Final Report



University of Arizona School of Animal and Comparative Biomedical Sciences

Funding Year


Funding Quarter of Year

Quarter 1

Amount Funded

YCEDA: $8,050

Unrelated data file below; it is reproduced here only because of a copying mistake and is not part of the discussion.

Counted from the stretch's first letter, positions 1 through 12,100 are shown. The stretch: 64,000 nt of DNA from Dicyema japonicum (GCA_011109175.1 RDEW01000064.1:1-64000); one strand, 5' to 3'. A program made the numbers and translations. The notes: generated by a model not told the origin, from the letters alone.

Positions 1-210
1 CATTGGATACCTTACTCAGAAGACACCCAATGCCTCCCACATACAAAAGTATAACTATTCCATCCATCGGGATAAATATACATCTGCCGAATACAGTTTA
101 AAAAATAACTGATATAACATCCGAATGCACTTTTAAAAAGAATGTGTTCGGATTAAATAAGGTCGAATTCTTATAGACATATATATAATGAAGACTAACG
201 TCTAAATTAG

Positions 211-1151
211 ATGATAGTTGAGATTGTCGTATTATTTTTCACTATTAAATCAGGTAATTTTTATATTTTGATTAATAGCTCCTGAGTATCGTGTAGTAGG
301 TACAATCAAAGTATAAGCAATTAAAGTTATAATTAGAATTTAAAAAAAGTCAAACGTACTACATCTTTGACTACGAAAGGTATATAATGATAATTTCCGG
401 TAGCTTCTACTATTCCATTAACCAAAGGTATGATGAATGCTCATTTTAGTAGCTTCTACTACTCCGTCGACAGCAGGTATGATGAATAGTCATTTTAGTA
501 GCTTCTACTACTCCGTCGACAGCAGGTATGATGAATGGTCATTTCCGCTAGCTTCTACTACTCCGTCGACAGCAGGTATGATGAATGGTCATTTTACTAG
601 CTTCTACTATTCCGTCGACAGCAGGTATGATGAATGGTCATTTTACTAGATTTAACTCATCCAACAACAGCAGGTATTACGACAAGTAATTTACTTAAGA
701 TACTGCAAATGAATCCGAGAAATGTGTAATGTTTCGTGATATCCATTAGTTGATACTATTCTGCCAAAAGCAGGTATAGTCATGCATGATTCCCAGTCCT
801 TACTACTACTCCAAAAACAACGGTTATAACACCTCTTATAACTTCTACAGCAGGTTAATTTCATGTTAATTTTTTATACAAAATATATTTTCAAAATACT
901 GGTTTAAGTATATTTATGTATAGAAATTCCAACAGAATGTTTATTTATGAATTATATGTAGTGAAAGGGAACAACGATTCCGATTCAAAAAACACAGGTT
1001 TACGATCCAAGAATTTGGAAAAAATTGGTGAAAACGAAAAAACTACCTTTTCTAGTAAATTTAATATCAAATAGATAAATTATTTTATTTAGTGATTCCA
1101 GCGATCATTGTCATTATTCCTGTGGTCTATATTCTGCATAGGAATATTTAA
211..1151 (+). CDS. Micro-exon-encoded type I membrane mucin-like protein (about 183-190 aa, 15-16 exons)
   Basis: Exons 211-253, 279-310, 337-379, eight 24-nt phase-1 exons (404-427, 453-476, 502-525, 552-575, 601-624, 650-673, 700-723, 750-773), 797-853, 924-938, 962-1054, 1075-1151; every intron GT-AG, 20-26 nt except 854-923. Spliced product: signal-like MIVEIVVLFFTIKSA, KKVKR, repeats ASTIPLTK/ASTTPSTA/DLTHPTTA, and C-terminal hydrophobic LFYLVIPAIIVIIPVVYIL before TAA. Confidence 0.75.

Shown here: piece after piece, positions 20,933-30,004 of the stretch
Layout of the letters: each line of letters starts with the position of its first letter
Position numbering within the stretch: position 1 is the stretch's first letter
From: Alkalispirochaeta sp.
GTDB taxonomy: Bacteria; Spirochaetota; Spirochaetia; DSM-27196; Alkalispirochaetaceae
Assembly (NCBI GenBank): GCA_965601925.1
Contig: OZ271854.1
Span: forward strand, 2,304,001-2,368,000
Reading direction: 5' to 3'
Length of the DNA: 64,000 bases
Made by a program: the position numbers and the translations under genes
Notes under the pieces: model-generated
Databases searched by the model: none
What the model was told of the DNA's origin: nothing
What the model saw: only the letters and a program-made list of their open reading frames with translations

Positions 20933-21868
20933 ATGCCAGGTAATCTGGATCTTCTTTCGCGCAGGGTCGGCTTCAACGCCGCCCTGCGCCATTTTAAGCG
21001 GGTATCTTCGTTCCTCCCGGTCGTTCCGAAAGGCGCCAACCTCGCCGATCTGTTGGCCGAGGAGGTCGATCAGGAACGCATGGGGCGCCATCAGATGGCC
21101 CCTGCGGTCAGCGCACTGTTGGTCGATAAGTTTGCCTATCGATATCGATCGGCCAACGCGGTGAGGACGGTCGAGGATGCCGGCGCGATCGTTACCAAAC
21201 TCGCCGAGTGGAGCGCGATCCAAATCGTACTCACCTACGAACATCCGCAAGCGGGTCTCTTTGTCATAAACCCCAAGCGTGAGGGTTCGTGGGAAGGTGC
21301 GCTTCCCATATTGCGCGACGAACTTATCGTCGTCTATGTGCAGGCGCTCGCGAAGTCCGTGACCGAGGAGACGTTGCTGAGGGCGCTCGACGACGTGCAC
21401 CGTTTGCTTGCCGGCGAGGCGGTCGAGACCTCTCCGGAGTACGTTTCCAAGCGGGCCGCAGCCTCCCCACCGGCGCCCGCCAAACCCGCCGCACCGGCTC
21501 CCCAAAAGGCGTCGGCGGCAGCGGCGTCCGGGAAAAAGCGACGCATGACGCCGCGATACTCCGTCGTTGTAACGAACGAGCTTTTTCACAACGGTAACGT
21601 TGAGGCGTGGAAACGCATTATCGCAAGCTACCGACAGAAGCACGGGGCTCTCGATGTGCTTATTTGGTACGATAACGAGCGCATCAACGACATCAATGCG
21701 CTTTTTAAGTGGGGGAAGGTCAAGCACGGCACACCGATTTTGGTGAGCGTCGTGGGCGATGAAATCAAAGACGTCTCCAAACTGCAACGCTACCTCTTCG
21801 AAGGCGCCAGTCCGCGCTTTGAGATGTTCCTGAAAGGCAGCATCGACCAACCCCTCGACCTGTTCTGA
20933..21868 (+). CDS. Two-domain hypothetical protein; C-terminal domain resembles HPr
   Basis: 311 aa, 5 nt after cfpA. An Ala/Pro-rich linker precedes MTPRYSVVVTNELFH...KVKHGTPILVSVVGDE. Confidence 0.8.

Salmonella enterica, Escherichia coli O157:H7 and Listeria monocytogenes are pathogens frequently involved in foodborne outbreaks and have been isolated from irrigation water. For conventional pathogen detection, cultural methods such as enrichment and plating followed by confirmation are used to detect foodborne pathogens, and this method often takes 1-2 days, rendering the work long and cumbersome. A biosensor was developed by Phoenix Biometrics to detect airborne bacteria, viruses, and spores as well. The sensor is compact, light-weight, portable and provides “real-time” detection and characterization. The objective of this study is to evaluate the efficacy of the biosensor in detecting foodborne pathogens in water, by comparing the results between the biosensor and the plating method.